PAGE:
The Commerce (Criminalisation of Cartels) Amendment Bill received royal assent on 8 April 2019 and will come into effect on 8 April 2021. This means in two years’ time, a breach of the cartel laws could result in jail time as well as substantial fines.
On 13 March 2019 the Justice Select Committee released its report on the proposed Privacy Bill which will repeal and replace the Privacy Act 1993. The Privacy Commissioner previously lobbied for a number of changes to the Bill but unfortunately the Committee did not give him everything on his wish list. Below is a summary of the key changes the Select Committee has proposed to the Bill and the changes that did not make the cut.
The Property (Relationships) Act 1976 provides rules on the division of property when a relationship ends on separation. The Law Commission has recently reviewed this Act, making a number of key proposals in an Issues Paper published in November 2018. The Commission is currently reviewing submissions from the public on its key proposals with a view to making its recommendations to Government in 2019.
The Domestic Violence – Victims Protection Act 2018 was passed into law last year and comes into force on 1 April 2019. Businesses should be aware it has significant impacts in the employment sphere and there are numerous amendments to the Employment Relations Act and Holidays Act as a result of its passing.
The Labour Inspectorate has announced a renewed focus on breaches of minimum employment standards for employees. Towards the end of last year the Inspectorate announced that Antares Restaurant Group (operator of Burger King restaurants in New Zealand) had been placed on MBIE’s stand-down list of employers who have breached employment legislation and are not allowed to recruit migrant workers or support working VISA applications. The Burger King case should serve as a timely reminder for businesses to ensure they are complying with employment laws and are not knowingly or unknowingly breaching (or involved in breaching) an employee’s minimum entitlements.
Failing to recognise the correct status of an employee can result in not providing them with their correct entitlements. This was an expensive mistake one employer came to discover recently.
The Minister of Commerce and Consumer Affairs and the Minister for Small Business have today released a discussion paper about whether there is a need for increased protections for businesses and consumers against unfair commercial practices.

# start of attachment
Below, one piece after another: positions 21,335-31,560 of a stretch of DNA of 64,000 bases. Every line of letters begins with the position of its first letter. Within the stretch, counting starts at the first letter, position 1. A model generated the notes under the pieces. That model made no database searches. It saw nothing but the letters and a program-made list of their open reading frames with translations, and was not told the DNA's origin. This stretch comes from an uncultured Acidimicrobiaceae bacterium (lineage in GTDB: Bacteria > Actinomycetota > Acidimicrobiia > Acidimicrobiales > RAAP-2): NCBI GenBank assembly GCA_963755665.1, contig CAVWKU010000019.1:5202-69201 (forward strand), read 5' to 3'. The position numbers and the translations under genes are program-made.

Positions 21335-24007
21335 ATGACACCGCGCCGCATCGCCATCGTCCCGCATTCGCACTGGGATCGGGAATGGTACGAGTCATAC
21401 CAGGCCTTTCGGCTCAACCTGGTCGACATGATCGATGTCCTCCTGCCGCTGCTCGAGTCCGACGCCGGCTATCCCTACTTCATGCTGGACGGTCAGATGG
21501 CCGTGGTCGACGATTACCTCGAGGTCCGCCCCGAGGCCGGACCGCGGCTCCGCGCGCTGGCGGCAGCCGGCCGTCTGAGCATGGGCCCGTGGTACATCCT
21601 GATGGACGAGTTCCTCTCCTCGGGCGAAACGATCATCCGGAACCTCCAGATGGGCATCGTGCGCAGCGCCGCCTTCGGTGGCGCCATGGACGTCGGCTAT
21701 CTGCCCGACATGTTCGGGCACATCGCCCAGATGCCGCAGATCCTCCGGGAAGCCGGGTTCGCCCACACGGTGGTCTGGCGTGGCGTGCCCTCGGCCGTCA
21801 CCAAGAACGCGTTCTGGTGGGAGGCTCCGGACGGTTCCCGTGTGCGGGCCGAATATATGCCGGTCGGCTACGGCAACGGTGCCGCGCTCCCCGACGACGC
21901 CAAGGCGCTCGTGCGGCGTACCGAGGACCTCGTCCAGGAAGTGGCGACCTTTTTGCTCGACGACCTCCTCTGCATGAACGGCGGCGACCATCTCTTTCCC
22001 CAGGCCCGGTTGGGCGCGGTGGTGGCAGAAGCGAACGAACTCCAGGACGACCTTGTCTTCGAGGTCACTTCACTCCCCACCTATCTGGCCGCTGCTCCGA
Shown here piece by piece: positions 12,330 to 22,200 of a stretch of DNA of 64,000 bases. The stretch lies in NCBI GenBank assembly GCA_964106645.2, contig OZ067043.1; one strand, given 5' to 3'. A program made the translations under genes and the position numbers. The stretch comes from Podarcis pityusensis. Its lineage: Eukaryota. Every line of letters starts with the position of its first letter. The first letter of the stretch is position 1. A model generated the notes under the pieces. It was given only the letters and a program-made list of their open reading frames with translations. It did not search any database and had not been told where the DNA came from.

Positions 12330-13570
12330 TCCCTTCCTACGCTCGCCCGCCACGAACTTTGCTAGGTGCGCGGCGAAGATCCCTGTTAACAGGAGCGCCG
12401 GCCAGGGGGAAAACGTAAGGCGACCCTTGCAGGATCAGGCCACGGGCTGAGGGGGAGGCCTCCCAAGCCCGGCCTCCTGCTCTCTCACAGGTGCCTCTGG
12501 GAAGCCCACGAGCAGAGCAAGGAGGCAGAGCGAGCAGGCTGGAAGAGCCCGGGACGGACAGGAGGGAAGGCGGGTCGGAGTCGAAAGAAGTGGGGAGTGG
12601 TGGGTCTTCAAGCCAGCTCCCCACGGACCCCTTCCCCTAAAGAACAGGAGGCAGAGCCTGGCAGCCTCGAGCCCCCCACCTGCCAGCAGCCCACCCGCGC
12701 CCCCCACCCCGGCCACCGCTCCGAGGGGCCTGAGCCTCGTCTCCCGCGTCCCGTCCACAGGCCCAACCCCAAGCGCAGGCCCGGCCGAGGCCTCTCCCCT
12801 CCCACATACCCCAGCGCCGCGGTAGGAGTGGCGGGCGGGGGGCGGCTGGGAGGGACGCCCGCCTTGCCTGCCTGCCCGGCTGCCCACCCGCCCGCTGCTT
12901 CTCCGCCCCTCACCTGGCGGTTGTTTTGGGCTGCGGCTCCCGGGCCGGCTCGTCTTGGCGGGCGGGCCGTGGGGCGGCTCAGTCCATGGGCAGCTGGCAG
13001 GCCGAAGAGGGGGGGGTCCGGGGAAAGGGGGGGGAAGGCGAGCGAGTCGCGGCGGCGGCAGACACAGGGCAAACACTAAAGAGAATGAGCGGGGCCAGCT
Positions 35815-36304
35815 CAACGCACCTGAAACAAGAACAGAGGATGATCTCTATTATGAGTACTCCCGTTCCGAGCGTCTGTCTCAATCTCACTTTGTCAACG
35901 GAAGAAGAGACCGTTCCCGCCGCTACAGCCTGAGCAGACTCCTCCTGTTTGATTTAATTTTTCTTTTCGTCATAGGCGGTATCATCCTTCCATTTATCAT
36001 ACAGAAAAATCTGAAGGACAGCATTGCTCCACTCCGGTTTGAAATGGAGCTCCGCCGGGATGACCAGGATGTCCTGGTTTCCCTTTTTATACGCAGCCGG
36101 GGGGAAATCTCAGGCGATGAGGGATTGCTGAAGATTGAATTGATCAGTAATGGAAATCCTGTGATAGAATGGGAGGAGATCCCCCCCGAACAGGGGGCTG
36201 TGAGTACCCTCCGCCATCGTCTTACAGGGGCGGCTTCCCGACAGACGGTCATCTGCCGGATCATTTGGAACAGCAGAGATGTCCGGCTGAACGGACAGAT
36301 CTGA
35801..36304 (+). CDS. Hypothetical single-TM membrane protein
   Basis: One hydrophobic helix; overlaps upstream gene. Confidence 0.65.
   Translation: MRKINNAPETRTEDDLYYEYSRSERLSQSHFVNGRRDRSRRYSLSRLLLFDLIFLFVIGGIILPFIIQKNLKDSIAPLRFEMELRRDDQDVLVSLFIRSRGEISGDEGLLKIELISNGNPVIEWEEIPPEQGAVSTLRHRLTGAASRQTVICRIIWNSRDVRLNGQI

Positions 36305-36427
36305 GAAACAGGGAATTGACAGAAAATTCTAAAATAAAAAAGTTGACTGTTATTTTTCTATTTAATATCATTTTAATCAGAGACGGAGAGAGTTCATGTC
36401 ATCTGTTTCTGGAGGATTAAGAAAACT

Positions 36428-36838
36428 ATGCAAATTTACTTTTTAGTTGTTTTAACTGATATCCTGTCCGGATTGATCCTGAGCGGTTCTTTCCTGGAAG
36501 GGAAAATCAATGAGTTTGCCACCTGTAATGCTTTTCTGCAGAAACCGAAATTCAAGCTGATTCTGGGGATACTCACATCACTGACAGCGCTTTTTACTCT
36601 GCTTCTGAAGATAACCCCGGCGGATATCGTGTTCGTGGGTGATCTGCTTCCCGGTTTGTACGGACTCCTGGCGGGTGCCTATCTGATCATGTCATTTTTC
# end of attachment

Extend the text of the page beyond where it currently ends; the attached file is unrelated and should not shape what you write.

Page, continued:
Overseas investment act & overseas investment regulations
Businesses may be aware that change is in the air as the coalition Government’s Employment Relations Amendment Bill (“ERAB”) makes its way through Parliament. The Education and Workforce Select Committee have recently completed their analysis of the Bill and have recommended it be passed into law, with a few tweaks made. Here are ten key points you should be aware of.
Most businesses know (or should know!) about the Fair Trading Act 1986 (FTA) and the Consumer Guarantees Act 1993 (CGA) – essentially they impose loads of obligations on people who are “in trade”. In case your memory is a bit hazy, we’ve summarised 10 key points you need to know about these consumer laws.
Jackson Russell have announced three promotions within the firm
The Overseas Investment Amendment Bill (Bill) was passed by Parliament on 15 August 2018 and will come into force in late October 2018. This note summaries the key changes the Bill makes to the Overseas Investment Act 2005 (Act).
Allegations surfaced last year concerning the sexual misconduct of Hollywood players such as Harvey Weinstein and Kevin Spacey, which brought forth the #metoo movement. Suddenly bullying, harassment, and unwanted sexual behaviour has been in the spotlight like never before, even if its existence was never justified.
Do you know the principles the Courts apply when interpreting contracts? These principles were recently considered by the Court of Appeal in GTV Holdings Ltd v Harris  NZCA 95, a case involving the sale of a business. The same principles apply to other contracts but are often misunderstood and lead to conflict.
As from 1 July 2018 all law firms will be required to collect and verify information from prospective and existing clients about a range of matters, in order to comply with their legislative obligations to help combat money laundering and terrorist financing.